Posted at: 11/27/2013 10:46 PM
Updated at: 12/02/2013 11:56 AM
By: Justin Liles
You've may have heard in the news lately about how winter weather impacts Northland events such as the John Beargrease Sled Dog Race and the American Birkebeiner. Both are at the mercy of Mother Nature.
Former 2013 Beargrease Race Coordinator Pat Olson says, "Canceling the race two years ago, and then having to postpone it last year... really we took a beating to have to do that."
A race usually held in January was pushed to March last year. March is typically our snowiest month but last year it wound up being April. Over 50 inches of snow fell last year making it the snowiest April on record.
It was an odd year and an odd weather pattern.
"A lot has to do with the inconsistency with the weather pattern. Do we know that if we plan a race starting now that we are going to have enough snow in January to have a race? We just don't know that for sure," said Olson.
The Beargrease is again scheduled for the last weekend in January and it looks like we'll have enough snow for this year’s race.
We're looking at another year with above average snowfall. Snow also looks to continue into April.
I'm going with 96 inches for Duluth and areas north of the Twin Ports.
The South Shore and U.P. of Michigan will see above normal lake effect snow this winter too, at nearly 160 inches instead of the average 146. Areas of west central Wisconsin and east central Minnesota will see about 80 inches.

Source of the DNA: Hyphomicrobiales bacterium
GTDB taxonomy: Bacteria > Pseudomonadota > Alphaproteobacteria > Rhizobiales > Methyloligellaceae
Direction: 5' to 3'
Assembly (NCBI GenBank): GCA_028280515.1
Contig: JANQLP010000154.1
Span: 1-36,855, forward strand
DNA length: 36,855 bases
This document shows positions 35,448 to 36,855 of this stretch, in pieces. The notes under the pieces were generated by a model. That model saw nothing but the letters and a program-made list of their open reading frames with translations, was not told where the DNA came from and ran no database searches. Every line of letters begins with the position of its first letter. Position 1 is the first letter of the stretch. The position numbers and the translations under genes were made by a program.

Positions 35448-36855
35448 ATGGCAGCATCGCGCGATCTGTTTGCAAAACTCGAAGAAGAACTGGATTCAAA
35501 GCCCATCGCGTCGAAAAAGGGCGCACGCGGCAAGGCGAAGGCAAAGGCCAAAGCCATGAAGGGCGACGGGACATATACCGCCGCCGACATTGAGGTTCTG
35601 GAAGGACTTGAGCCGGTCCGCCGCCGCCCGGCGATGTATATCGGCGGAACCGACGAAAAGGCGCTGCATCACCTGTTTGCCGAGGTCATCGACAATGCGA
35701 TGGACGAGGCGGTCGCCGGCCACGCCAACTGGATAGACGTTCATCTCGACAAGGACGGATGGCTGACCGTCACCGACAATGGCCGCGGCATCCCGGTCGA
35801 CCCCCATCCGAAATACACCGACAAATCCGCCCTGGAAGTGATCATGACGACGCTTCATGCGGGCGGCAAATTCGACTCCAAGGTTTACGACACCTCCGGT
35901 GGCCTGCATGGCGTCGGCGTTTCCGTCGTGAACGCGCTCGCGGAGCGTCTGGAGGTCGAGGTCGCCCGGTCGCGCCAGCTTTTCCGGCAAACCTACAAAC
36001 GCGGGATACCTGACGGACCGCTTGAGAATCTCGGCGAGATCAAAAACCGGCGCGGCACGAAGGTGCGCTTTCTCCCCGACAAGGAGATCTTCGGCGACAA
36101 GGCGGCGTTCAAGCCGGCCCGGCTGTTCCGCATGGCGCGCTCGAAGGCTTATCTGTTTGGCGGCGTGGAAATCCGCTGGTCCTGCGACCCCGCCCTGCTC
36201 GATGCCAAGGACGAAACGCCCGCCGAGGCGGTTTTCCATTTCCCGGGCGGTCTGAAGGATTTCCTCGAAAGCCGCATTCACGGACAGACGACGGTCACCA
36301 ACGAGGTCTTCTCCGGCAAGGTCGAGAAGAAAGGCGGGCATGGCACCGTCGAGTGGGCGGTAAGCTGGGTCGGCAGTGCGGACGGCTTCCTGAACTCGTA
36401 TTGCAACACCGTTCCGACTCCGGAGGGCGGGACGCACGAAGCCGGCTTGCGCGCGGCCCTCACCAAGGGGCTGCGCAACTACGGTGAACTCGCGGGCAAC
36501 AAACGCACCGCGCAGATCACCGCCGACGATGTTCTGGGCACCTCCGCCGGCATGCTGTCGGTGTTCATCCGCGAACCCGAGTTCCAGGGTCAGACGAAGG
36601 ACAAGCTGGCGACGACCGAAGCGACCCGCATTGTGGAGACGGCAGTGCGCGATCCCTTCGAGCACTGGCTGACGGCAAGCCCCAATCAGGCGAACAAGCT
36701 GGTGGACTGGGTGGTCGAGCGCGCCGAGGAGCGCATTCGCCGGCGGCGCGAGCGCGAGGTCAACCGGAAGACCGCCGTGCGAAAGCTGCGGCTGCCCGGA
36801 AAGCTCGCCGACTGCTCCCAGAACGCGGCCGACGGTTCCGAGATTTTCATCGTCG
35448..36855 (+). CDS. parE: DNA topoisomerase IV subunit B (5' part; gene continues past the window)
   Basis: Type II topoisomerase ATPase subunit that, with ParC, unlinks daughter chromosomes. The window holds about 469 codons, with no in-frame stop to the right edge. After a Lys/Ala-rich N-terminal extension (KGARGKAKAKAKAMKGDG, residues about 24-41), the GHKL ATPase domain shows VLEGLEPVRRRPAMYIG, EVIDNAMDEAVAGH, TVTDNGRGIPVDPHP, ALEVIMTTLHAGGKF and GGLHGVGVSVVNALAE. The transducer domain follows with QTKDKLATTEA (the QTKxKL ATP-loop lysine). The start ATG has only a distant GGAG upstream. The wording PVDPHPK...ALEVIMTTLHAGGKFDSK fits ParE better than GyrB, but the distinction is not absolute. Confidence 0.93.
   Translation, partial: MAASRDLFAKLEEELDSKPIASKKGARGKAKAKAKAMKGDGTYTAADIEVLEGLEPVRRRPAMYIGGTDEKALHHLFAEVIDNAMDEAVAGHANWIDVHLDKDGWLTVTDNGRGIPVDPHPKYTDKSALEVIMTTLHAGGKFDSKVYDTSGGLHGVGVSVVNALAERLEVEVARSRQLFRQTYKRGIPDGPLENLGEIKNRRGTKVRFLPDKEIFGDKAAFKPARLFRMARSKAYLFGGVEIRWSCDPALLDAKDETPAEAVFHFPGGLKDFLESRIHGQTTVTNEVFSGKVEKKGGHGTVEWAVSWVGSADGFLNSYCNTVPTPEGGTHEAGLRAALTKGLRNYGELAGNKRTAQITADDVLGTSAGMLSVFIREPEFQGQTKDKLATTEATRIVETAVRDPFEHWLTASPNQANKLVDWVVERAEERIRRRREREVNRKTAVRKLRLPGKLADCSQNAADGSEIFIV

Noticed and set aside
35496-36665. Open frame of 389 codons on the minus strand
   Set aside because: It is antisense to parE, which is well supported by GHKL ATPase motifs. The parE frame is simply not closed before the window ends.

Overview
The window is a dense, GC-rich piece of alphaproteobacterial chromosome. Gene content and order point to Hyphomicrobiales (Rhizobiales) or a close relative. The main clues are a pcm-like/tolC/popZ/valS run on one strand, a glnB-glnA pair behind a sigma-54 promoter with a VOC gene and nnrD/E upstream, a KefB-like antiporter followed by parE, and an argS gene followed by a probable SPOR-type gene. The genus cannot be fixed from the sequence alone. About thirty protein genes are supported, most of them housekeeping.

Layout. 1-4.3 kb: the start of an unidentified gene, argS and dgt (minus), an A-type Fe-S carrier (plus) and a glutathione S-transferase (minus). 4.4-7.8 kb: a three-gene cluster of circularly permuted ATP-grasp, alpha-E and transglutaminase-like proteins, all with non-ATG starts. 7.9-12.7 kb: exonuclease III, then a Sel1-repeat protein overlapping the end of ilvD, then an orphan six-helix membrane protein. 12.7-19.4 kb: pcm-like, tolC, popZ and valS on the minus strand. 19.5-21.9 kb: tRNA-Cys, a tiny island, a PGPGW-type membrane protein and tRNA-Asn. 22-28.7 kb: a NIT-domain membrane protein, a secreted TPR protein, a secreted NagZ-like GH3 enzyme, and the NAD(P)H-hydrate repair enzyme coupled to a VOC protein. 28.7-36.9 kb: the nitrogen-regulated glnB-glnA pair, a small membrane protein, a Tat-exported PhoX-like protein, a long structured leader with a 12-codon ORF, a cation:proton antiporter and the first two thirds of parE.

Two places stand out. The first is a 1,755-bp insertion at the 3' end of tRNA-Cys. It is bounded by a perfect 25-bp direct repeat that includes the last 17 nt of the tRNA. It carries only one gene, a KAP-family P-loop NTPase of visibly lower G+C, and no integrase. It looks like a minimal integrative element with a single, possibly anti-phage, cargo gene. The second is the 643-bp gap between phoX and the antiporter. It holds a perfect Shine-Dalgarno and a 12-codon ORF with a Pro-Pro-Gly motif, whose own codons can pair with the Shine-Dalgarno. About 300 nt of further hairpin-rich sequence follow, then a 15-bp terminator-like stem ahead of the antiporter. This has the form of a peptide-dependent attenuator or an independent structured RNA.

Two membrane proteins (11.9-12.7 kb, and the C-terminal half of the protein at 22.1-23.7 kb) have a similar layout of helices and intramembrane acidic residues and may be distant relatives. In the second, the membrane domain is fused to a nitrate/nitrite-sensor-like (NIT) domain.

This bodes well for not only the Beargrease but also the Birkie. Randy Timmerman skied the race two years ago in ideal conditions. She says, "It's almost indescribable the feeling you get. If you've heard of Birkie fever, it's just absolutely amazing... being with this many people who love something so much as skiing to come from all over the world to be here... it's great."
The days of shivering are back. Repeated cold air has been present the last two months as our winter pattern has shown itself several times already.
From December through April, I’m forecasting daytime highs and lows to be 2 to 4 degrees below average across the upper Midwest. The times when you may wish you'd booked a flight south due to brutal cold are coming at the end of December and beginning of the New Year and again mid-February around Valentine’s Day. Temperatures will rebound some by March and another cooler spring can be expected.
Ice fisherman will see early ice, snowmobile fans should be able to get out by Christmas, and winter enthusiasts and businesses will once again head in to spring with a smile on their face.